Obama to expand domestic offshore drilling
Ending a decades old ban, President Obama announced this week that hes open to expand oil and gas drilling along the Atlantic coast. With this in place...
Ending a decades old ban, President Obama announced this week that he’s open to expand oil and gas drilling along the Atlantic coast. With this in place, oil and gas drilling could take place as close as 50 miles from the coast of Virginia shore. Obama called this legislation the first part in a broad strategy to reduce foreign-oil dependence.
"I want to emphasize that this announcement is part of a broader strategy that will move us from an economy that runs on fossil fuels and foreign oil to one that relies on homegrown fuels and clean energy,” he said yesterday in a speech at Joint Base Andrews Naval Air Facility Washington and said fisheries, tourism, and places off U.S. coasts that are "not appropriate" for development will be protected.
Still, predictably, the move has come with mixed reactions. Many politicians and energy business leaders in that area are excited about the opportunity. One such politician is Virginia Governor Bob McDonnell.
"I thank the President and Secretary of the Interior Ken Salazar for ensuring Virginia will be the first state on the East Coast to explore for and produce energy offshore. The President's decision to allow energy exploration off Virginia's coast will mean thousands of new jobs, hundreds of millions in new state revenue and tens of billions of dollars in economic impact for the Commonwealth. It will also help our nation take a further step towards energy independence,” stated McDonnell.
According to McDonnell, the natural gas will produce 2,600 jobs, $8 billion in capital investments, $644 million in payroll and $271 million in tax revenue over 10 years. Of course, environmental groups were decidedly against the move.
"It is truly disappointing to see this administration risk so much for so little. What we know about the minuscule amount of oil and gas in the Atlantic cannot justify the costs to our environment and our coastal economies, especially when there are better ways to meet energy needs for the long term, not just six days or even six months,” Southern Environmental Law Center attorney Marirose Pratt said to The Washington Post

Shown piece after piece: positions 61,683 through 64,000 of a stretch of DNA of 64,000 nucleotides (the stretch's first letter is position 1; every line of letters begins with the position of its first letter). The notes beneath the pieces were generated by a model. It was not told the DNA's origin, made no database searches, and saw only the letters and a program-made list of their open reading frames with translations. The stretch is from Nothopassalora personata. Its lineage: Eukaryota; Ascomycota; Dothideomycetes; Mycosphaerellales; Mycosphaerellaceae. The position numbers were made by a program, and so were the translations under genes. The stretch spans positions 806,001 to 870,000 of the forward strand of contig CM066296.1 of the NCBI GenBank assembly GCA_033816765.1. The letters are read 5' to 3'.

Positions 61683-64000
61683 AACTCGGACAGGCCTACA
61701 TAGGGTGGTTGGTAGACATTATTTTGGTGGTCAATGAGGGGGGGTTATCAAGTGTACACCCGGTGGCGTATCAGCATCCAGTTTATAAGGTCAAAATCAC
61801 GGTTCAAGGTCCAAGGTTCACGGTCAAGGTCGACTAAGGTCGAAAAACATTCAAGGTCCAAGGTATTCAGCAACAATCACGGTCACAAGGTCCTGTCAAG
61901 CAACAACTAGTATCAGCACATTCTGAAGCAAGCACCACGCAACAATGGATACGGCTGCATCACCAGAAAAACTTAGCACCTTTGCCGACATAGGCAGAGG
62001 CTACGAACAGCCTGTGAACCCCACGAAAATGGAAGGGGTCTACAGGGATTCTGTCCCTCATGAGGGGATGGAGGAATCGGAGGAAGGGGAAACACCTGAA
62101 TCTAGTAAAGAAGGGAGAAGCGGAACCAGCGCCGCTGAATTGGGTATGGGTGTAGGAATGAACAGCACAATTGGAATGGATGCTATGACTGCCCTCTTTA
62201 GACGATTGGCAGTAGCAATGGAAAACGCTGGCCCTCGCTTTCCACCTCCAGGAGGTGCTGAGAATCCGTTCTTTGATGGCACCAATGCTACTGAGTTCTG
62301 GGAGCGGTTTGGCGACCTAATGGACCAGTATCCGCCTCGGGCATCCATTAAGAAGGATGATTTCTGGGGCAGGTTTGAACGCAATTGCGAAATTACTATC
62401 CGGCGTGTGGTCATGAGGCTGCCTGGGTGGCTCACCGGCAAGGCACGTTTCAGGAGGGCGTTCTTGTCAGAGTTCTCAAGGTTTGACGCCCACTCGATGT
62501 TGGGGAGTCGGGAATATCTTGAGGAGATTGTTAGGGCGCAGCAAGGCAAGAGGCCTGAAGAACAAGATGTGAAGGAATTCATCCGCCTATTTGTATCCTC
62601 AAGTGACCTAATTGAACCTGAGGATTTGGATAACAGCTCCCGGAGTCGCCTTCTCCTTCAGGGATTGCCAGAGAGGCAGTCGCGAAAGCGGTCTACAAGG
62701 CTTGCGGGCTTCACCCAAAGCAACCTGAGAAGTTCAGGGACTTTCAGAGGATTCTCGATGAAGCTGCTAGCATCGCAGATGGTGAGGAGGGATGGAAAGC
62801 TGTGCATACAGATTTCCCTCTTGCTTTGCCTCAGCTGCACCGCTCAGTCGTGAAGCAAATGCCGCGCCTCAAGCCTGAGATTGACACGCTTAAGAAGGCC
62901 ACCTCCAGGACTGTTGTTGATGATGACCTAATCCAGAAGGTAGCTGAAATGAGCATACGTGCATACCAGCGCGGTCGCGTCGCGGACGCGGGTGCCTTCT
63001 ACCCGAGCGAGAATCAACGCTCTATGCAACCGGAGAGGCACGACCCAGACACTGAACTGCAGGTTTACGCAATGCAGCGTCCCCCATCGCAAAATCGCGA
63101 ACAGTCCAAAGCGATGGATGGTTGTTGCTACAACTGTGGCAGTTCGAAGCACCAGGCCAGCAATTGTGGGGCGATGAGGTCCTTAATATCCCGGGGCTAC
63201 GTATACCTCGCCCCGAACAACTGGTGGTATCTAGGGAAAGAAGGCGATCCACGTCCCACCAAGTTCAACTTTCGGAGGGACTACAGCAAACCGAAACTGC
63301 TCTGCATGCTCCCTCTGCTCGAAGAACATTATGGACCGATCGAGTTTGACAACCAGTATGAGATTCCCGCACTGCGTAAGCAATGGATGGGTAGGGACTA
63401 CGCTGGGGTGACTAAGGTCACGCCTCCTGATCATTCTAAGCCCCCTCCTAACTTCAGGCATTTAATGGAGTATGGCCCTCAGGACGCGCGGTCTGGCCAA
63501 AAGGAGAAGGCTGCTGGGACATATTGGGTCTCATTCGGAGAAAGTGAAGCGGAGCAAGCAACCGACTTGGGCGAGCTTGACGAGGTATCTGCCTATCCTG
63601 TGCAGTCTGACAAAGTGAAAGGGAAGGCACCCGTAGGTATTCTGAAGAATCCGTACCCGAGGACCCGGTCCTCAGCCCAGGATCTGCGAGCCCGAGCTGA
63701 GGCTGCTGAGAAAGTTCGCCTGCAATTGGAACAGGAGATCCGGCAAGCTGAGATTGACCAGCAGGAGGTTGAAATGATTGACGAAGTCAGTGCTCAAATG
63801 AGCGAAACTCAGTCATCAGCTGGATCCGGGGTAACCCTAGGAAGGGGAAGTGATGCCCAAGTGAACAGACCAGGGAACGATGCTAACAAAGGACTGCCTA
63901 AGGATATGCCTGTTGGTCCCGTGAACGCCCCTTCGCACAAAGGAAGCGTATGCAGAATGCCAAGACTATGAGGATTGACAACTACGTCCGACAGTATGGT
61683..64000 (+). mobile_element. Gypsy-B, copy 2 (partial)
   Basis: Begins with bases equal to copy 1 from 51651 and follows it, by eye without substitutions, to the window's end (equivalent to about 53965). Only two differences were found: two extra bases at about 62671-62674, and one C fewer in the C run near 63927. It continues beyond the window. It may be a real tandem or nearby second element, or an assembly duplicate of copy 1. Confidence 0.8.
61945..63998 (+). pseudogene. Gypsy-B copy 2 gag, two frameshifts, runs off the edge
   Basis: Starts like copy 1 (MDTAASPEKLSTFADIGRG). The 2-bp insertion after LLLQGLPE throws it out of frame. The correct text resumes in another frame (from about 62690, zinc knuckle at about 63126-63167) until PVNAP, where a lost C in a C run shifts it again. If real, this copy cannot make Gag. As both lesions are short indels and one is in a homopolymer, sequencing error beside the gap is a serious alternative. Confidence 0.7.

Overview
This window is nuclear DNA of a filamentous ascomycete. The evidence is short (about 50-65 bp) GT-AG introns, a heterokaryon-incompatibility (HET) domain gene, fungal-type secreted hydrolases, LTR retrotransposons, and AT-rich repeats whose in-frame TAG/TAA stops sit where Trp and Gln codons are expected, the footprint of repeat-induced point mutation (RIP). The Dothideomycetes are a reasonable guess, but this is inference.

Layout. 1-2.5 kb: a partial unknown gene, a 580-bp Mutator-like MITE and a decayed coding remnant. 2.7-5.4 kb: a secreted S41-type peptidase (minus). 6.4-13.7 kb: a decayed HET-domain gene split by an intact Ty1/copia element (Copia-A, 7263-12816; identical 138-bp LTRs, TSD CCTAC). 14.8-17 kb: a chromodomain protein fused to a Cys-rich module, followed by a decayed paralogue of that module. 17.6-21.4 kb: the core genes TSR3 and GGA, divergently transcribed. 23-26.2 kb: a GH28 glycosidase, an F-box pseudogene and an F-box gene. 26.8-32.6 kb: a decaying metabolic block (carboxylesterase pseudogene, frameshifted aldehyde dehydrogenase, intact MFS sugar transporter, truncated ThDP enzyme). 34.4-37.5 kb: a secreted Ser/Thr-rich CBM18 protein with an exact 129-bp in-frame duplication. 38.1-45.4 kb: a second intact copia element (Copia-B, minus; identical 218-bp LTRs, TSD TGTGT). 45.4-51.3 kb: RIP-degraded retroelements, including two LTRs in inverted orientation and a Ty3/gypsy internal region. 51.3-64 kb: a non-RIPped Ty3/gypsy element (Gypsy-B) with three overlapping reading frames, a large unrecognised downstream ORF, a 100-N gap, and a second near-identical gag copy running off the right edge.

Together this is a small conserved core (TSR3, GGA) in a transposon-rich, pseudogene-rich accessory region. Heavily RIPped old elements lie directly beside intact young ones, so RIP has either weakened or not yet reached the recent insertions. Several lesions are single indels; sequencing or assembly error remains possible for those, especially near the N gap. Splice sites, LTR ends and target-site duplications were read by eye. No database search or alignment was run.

Hydrostor receives $4m funding for A-CAES facility in Canada
Hydrostor has received $4m funding to develop a 300-500MW Advanced Compressed Air Energy Storage (A-CAES) facility in Canada.
The funding will be used to complete essential engineering and planning, and enable Hydrostor to plan construction.
The project will be modeled on Hydrostor’s commercially operating Goderich storage facility, providing up to 12 hours of energy storage.
Hydrostor’s A-CAES system supports Canada’s green economic transition by designing, building, and operating emissions-free energy storage facilities, and employing people, suppliers, and technologies from the oil and gas sector.
The Honorable Seamus O’Regan, Jr. Minister of Natural Resources, said: “Investing in clean technology will lower emissions and increase our competitiveness. This is how we get to net zero by 2050.”
A-CAES has the potential to lower greenhouse gas emissions by enabling the transition to a cleaner and more flexible electricity grid. Specifically, the low-impact and cost-effective technology will reduce the use of fossil fuels and will provide reliable and bankable energy storage solutions for utilities and regulators, while integrating renewable energy for sustainable growth.
Curtis VanWalleghem, Hydrostor’s Chief Executive Officer, said: “We are grateful for the federal government’s support of our long duration energy storage solution that is critical to enabling the clean energy transition. This made-in-Canada solution, with the support of NRCan and Sustainable Development Technology Canada, is ready to be widely deployed within Canada and globally to lower electricity rates and decarbonize the electricity sector."
The Rosamond A-CAES 500MW Project is under advanced development and targeting a 2024 launch. It is designed to turn California’s growing solar and wind resources into on-demand peak capacity while allowing for closure of fossil fuel generating stations.
Hydrostor closed US$37 million (C$49 million) in growth financing in September 2019.